I know this is a privileged thing to say, but quarantine was so good for me. When Jordan went on lockdown I went to go stay with my mother. Hanging out with her, having absolutely no chance for any kind of FOMO, spending expedient amounts of time in the kitchen, and starting a course called “Plantcestral Remembrance for SWANA Healing” by River Rose Apothecary, was the necessary recipe to open me up to the medicine in the food.
You see, I came to make Jordan my home around 10 years ago, before that I lived in the U.S., born and raised. Growing up, we came to visit Jordan every summer, with the occasional visit to Palestine, which is a way more difficult journey and for a whole other blog post. Yet never in my life did I think I would live in Jordan.
When I did (accidentally) make Jordan my home, I discovered a deep yearning inside myself to connect with my ancestors. How did they live their lives? How did they connect to each other, to nature? What kinds of plants did they use in their traditional medicines and how did they use them? What kinds of stories did they tell each other? What kinds of mythologies did they tell? As a storyteller and filmmaker, I have a special fascination for the mythologies.
I began to ask questions, talk to people, and meet others with similar questions. I connected with the indigenous practices of other cultures, trying to find a link, a similarity, something, anything! And while I definitely did find links, I also discovered that much of the ways I was connecting to other cultures was coming from a white imperialist paradigm that wasn’t always respectful, despite my good intentions.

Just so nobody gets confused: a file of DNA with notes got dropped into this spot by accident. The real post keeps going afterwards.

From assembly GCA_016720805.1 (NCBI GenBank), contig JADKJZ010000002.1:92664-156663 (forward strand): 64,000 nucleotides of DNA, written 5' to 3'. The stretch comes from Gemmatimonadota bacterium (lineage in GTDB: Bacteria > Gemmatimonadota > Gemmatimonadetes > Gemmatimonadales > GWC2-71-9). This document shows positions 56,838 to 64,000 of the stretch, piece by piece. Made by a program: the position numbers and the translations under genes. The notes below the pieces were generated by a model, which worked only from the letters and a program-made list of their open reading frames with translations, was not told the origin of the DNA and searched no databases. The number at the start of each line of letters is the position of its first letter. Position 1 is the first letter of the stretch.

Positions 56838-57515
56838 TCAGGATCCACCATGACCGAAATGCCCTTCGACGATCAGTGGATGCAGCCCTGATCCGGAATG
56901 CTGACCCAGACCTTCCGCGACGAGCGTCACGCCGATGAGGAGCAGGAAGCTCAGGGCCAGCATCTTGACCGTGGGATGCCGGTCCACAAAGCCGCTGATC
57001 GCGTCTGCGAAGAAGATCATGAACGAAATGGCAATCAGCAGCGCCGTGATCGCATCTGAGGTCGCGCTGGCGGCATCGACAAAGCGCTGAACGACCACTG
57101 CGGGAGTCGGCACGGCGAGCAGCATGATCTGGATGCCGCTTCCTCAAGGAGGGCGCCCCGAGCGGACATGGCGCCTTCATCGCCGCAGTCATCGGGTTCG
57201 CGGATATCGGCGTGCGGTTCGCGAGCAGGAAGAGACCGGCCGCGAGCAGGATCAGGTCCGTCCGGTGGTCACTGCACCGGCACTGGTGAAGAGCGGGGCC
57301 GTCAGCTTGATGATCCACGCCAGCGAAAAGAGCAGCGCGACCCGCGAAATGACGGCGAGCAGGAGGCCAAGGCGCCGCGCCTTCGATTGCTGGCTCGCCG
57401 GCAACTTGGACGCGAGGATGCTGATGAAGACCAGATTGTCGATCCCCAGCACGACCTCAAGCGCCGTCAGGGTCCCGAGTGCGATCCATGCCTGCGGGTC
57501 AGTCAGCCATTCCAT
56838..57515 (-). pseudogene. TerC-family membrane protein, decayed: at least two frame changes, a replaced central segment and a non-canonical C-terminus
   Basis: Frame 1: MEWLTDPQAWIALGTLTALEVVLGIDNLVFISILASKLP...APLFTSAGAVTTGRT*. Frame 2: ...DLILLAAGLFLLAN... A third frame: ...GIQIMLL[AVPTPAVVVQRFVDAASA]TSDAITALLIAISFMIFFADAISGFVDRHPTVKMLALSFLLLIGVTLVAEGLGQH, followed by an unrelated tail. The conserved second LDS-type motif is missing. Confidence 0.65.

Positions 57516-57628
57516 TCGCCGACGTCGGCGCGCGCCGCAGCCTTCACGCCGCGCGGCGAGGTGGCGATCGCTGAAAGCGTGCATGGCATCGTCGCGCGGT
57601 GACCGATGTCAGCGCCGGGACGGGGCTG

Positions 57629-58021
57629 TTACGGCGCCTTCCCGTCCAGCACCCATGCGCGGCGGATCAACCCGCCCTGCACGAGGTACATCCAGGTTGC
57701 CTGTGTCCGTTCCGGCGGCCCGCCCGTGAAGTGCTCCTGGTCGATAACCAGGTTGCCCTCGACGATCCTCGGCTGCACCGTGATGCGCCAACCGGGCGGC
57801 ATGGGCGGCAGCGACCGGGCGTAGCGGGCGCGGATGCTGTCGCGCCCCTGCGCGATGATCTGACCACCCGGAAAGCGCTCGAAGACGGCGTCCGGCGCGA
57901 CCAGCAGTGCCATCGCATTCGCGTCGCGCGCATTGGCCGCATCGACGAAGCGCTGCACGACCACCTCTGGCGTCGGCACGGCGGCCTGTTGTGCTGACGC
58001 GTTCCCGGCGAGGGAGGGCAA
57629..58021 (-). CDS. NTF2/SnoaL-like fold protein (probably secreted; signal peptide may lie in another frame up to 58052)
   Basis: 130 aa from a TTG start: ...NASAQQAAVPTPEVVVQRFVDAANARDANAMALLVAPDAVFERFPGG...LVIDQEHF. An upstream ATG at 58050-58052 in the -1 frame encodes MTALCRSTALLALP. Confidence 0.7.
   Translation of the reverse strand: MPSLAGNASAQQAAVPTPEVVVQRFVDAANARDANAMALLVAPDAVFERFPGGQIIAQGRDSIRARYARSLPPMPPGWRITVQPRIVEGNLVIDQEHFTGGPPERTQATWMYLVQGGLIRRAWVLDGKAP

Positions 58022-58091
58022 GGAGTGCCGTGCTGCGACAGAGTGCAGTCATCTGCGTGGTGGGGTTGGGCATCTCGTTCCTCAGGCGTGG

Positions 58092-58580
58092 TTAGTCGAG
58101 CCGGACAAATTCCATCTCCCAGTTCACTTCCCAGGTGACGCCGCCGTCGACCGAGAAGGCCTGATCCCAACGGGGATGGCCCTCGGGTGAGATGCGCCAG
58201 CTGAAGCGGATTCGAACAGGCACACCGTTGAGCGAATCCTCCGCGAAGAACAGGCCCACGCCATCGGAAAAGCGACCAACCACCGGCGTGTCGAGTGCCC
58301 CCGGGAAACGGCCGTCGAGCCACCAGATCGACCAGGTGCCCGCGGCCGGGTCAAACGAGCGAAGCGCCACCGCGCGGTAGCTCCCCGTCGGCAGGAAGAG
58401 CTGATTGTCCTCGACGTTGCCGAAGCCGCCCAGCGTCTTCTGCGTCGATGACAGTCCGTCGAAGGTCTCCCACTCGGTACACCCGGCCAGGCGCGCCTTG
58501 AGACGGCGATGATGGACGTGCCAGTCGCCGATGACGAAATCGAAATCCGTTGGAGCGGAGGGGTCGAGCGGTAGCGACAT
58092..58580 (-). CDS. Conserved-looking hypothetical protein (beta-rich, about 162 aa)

I went on journeys, to the desert and to forests, still seeking but finding very few answers. This left me feeling a deep grief and that helped me deepen my understanding of ancestral trauma. It also left me with a feeling of being abandoned by my ancestors.
Then quarantine happened and the SWANA Plantcestral Remembrance course started. You might be asking, what does “SWANA” mean and what’s a “plantcestor”? SWANA refers to South West Asia and North Africa. It is a less colonialist way to refer to MENA (Middle East and North Africa). The word “plantcestor” has to do with the fact that plants (in addition to animals and pretty much everything else on earth besides human beings) evolved before we did, so they are our ancestors. Indigenous cultures, including my ancestors, knew that and respected the natural and animal world as elders. The word “plantcestor” was coined by Layla Feghali, the founder of River Rose Remembrance and Swana Ancestral Hub.
So in that light, the first ancestor we connected with was Zaatar (thyme). My journey with Zaatar was profound, and despite the fact that it so common, Zaatar became what I call “my gateway plant”. Zaatar opened me up to deeply connect with and feel the medicine in plants. Zaatar also told me that the wisdom I have been seeking, traveling, searching for, is in the indigenous foods that my mother insisted we eat growing up.
Growing up Arab in America I didn’t always realize, or appreciate, the trouble my mother went through to make sure we ate real traditional Arabic foods, pretty much everyday of our lives. Traveling back from Jordan to the states, my mother would pack our bags with kilos of Zaatar , Maramieh (sage), Baboonej (chamomile), Sumac, white cheese, Jameed, dried grape leaves, and sometimes even sandwiches of shawarma and falafil.